Thursday, January 17, 2013
Before Doprah confession, Dallas attorney says he could sue Lance Armstrong for $12 million
"There isn’t any joy in this," said Dallas attorney Jeffrey Tillotson.
Dallas attorney Jeffrey Tillotson is the only person to have interviewed Lance Armstrong under oath, during that now-infamous deposition taken on November 30, 2005. Tillotson was representing SCA Promotions, the LBJ Freeway-based sports-insurance company forced to pay Armstrong $12.5 million in bonuses for winning the Tour de France in 2002, ’03 and ’04. As USA Today so neatly summed it up in October, SCA had insured the bonuses on behalf of Tailwind Sports, at the time the owner of the U.S. Postal Service team for which Armstrong raced.
“In return for payments of around $200,000 from Tailwind, SCA made the bet that Armstrong would not win those Tours,” wrote Brent Schrotenboer. “If he did, SCA would be on the hook for those bonuses.”
But SCA didn’t want to make those payments — because even then, based upon the testimony of some of the cyclist’s associates, the Dallas company believed Armstrong was doping. And so Tillotson asked the cyclist, repeatedly, if he had in fact taken performance-enhancing drugs. And each time, Armstrong answered with some variation of an emphatic, irritated “No.” See for yourself. Or read the transcript below. Eventually, a deal was cut, and the money was paid — money SCA has wanted back ever since October, when the International Cycling Union stripped Armstrong of his Tour de France titles and he received a lifetime ban for doping.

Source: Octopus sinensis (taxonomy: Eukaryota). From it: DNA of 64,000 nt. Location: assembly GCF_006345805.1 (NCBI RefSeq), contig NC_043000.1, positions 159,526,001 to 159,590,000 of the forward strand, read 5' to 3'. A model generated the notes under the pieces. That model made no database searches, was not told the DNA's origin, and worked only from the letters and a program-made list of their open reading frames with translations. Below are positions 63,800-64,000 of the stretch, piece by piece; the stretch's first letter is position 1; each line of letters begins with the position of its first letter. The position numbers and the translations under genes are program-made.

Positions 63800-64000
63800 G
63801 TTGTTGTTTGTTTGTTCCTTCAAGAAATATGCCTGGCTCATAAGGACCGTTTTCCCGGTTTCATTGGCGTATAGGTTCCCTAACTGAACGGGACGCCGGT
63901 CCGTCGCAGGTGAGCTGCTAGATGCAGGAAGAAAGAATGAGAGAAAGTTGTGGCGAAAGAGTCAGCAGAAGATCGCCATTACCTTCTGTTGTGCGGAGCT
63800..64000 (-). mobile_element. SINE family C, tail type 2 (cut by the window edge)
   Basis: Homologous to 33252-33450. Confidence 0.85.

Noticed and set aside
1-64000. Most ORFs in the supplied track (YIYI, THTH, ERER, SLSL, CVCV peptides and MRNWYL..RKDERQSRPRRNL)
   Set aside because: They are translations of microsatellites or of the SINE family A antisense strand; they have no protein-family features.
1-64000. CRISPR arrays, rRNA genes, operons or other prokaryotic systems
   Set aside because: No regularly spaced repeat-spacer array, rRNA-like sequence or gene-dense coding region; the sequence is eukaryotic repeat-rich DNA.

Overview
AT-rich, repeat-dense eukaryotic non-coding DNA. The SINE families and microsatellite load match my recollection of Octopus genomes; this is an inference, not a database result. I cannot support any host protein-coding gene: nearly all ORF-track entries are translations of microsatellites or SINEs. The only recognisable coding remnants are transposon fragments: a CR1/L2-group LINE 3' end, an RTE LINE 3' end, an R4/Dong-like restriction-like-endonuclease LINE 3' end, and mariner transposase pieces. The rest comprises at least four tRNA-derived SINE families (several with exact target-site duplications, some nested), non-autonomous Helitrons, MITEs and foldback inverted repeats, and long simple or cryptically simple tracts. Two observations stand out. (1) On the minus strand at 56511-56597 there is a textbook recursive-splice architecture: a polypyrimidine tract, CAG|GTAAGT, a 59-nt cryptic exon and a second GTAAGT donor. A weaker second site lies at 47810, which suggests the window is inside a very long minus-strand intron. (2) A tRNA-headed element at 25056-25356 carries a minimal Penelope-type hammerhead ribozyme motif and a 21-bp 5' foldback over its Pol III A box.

Tillotson has been ready to sue Armstrong for months, but held off while the drama played itself out. It culminates, of course, with Thursday night's broadcast of Armstrong’s confession to Oprah Winfrey, the first part of which will air on the OWN network and stream live here beginning at 8 p.m. Dallas time.
“This is a day we thought would never come,” says Tillotson. “We didn’t think Lance Armstrong would ever confess, and we are anxious and extremely interested to see what Mr. Armstrong says. I will say this in all candor: We’re not gleeful. This doesn’t make us happy. This was a very painful process for the client. We were criticized every step of the way by Mr. Armstrong and some members of his team. Every witness who told us something that turned out to be true was criticized. Seeing it unravel before our very eyes is gratifying in the sense we thought we were right. But there isn’t any joy in this.”
Armstrong and his legal team have long said they don’t need to repay SCA’s bonus money, pointing to the agreement’s language (“No party can challenge, appeal or attempt to set aside the arbitration award”) as proof that what’s done is done. Tillotson and SCA, of course, disagree, and a lawsuit written months ago could be filed as early as tomorrow, says Tillotson.
“The client will make the decision about how best to proceed,” he says. “Mr. Armstrong’s decision to confess, I guess, may mean to us he’s more willing to understand the consequences of his actions, and perhaps that will play into it. But we’ll wait to see what he says and how he says it. I wouldn’t rule out a lawsuit as soon as Friday. The client’s resolve is to get back this money, this $12 million. Apologies are nice, but when Mr. Armstrong sends us his apologies he needs to include a check giving us back the $12 million.